Jackson: Yeah, the same goes for the whole album. Each song is routed in something that I have personally experienced. When I was having trouble coming up with ideas, my girlfriend suggested I write about what I’ve experienced. It helped me build a full album of music that I feel connected to, not just an abstract thing I can’t understand. I wanted the music rooted in what I really know.
OTW: Are there any songs in particular you are most excited about?
Jackson: I’m really excited about the two collaborations, the one with iDA HAWK and the one with Rationale. I think their features are both really awesome. I’m also excited for “No Words” and “Purple Sand (My Home)” because I ended up using my vocals in a different way than how the singles are sounding.
OTW: When did you start to use your own vocals? Is it an intimidating transition to include them?
Jackson: It’s definitely intimidating. Prior to this album, I didn’t have any experience singing. It was really a gamble to go head first into it but, at the same time, I kept coming up against a creative wall. With just instrumentation, I wasn’t able to fully express myself. I was running out of ways to create music I was really inspired by. I needed something new. So, I thought maybe singing was a way to break through that creative barrier. I also wanted to make a statement with this album, so I thought what better way than to include my voice.
OTW: A close friend claims he is one of your very first fans – what would you say to those out there who have been following you since the beginning?
Jackson: Anyone who has been following me since the beginning…I owe a lot to them. It’s probably not this way for everyone, but for me to know that I am really connecting with people goes such a long way. Early supporters of small artists probably don’t know how helpful they are; they give you the drive and determination when it’s hard to put yourself out there. So, I just want to give them a huge thank you.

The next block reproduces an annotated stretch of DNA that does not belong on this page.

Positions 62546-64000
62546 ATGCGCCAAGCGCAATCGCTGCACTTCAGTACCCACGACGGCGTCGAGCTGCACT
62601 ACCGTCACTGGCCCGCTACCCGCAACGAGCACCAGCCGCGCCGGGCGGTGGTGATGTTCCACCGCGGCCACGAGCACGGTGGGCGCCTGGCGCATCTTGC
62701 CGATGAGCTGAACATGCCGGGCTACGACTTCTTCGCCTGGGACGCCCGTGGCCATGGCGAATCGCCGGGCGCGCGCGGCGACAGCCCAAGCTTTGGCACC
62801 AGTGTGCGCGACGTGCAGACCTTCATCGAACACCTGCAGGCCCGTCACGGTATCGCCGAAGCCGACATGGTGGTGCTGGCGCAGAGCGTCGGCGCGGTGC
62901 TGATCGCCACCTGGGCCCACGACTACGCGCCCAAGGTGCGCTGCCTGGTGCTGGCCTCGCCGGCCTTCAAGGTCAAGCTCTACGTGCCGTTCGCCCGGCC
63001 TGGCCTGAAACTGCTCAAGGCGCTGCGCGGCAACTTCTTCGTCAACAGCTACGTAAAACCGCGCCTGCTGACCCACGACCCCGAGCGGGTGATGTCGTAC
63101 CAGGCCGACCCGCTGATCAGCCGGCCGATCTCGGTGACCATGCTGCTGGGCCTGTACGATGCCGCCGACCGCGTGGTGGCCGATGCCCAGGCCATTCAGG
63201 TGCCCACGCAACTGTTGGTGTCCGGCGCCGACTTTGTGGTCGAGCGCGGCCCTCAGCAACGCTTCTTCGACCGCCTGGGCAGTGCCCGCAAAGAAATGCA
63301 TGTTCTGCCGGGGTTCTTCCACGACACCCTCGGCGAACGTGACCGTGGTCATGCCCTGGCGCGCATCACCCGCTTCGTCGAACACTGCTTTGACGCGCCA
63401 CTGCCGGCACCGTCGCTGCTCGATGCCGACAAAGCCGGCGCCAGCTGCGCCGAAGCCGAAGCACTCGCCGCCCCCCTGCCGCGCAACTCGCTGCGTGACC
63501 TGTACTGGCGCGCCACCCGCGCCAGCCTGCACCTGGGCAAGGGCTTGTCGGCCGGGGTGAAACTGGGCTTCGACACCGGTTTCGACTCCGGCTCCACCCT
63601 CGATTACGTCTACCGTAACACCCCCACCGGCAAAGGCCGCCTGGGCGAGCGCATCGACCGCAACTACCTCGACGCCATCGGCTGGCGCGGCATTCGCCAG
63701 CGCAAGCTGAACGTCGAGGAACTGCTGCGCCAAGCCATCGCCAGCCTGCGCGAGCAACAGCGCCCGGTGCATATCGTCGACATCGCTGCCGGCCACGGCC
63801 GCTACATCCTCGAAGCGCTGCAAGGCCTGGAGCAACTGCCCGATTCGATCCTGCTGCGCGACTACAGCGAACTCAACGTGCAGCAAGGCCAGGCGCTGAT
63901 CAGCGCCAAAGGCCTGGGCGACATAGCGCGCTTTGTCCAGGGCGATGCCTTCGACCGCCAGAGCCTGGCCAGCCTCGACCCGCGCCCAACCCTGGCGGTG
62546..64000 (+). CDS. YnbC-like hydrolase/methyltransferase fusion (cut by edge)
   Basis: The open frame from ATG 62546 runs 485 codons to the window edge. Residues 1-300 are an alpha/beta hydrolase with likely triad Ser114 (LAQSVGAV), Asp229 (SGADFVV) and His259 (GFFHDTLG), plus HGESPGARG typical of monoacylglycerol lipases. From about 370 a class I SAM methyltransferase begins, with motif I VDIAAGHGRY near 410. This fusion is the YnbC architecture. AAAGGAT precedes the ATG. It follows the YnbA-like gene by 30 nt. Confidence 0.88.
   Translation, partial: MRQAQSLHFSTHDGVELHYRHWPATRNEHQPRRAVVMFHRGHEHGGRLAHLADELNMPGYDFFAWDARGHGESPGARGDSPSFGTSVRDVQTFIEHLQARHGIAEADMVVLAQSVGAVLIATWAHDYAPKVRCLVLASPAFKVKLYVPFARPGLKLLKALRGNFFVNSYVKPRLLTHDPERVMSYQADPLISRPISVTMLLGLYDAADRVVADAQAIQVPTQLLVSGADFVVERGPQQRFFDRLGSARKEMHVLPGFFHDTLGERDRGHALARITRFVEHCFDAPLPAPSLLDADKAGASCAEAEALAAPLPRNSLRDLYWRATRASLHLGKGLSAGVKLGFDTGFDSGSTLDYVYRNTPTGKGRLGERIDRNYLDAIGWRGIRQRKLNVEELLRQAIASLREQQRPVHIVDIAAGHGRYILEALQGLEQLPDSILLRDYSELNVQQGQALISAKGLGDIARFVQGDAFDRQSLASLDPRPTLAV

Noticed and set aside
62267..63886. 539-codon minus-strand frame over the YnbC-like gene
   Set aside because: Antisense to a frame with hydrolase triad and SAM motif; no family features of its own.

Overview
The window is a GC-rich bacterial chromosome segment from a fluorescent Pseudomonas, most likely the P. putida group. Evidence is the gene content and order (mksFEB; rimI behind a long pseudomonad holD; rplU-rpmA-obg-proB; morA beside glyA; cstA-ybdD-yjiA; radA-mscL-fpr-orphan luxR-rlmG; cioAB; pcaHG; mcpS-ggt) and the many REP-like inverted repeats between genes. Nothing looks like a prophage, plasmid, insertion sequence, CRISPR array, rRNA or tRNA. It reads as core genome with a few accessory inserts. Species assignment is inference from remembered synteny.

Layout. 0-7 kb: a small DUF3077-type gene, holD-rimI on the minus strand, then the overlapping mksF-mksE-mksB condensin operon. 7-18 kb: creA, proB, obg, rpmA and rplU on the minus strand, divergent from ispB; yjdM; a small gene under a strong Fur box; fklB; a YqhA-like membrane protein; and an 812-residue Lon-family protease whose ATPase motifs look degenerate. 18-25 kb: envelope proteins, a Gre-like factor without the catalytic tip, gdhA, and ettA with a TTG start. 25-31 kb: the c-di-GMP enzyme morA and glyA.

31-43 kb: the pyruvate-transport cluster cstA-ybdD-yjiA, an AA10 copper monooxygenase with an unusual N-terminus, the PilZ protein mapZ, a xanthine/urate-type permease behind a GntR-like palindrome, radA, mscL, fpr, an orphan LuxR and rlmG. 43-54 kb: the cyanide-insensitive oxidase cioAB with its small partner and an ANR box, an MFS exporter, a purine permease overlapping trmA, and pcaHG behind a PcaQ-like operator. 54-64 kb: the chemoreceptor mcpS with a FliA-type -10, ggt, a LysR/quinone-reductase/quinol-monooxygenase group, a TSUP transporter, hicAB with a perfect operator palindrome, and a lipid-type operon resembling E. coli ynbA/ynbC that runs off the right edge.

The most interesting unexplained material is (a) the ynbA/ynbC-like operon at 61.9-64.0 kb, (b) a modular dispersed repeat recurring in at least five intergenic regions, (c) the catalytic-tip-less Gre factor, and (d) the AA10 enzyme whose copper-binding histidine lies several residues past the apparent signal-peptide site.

OTW: Favorite Show?
Jackson: 2018 Red Rocks co-headline show with Louis The Child
OTW: Favorite collaborator?
Jackson: iDA HAWK, we have a great musical chemistry. I am really stoked on everything we’ve made.
OTW: Someone you’ve always wanted to collaborate with?
Jackson: Kevin Parker from Tame Impala, I love his music.
OTW: Most random instrument or sound featured in your music?
Jackson: Oh that’s a good question, I sampled an elephant making a – what do you call that, when they blow air through their trunk and it sounds like a horn – I used it as a lead instrument in “Ascension.”
(Neither of us knew what the official name is for an Elephant call, but Jackson, if you’re reading this according to Google it’s a “trumpet” or a “roar!”)
OTW: Biggest musical influences?
Jackson: Tame Impala, The Beatles, Glass Animal, Queen
OTW: Any hobbies or non-music passions?
Jackson: I love food, big passion of mine. I also just love being outdoors, hiking and what not.
OTW: What is the last song you listened to?
Jackson: “Barracuda” by Heart.
OTW: Who are your Ones to Watch?